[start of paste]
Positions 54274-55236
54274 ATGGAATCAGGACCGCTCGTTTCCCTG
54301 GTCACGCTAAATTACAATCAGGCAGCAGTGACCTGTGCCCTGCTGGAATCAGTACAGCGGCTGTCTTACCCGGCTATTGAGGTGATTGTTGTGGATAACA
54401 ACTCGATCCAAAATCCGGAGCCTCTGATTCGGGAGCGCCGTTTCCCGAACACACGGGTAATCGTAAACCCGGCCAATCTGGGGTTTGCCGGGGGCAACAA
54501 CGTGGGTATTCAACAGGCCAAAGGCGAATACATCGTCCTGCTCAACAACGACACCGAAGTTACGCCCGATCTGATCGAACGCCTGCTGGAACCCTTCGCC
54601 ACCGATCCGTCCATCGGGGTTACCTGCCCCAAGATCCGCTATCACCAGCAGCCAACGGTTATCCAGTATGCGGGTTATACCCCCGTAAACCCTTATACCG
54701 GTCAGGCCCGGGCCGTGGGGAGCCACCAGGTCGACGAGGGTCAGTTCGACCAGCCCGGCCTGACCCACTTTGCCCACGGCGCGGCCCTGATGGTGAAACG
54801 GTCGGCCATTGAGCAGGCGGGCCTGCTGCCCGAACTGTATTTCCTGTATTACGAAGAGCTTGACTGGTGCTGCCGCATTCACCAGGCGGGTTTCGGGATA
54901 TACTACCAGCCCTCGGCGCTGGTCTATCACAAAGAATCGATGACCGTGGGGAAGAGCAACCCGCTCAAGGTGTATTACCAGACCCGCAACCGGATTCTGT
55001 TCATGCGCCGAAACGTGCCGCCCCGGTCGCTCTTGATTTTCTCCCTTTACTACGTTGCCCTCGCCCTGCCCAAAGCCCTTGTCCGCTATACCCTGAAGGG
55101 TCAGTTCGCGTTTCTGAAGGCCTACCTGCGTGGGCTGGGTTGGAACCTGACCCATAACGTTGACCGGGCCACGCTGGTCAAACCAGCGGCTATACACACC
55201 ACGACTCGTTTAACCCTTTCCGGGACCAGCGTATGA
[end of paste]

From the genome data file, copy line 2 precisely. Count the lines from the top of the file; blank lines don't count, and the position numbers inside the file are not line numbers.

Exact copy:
54274 ATGGAATCAGGACCGCTCGTTTCCCTG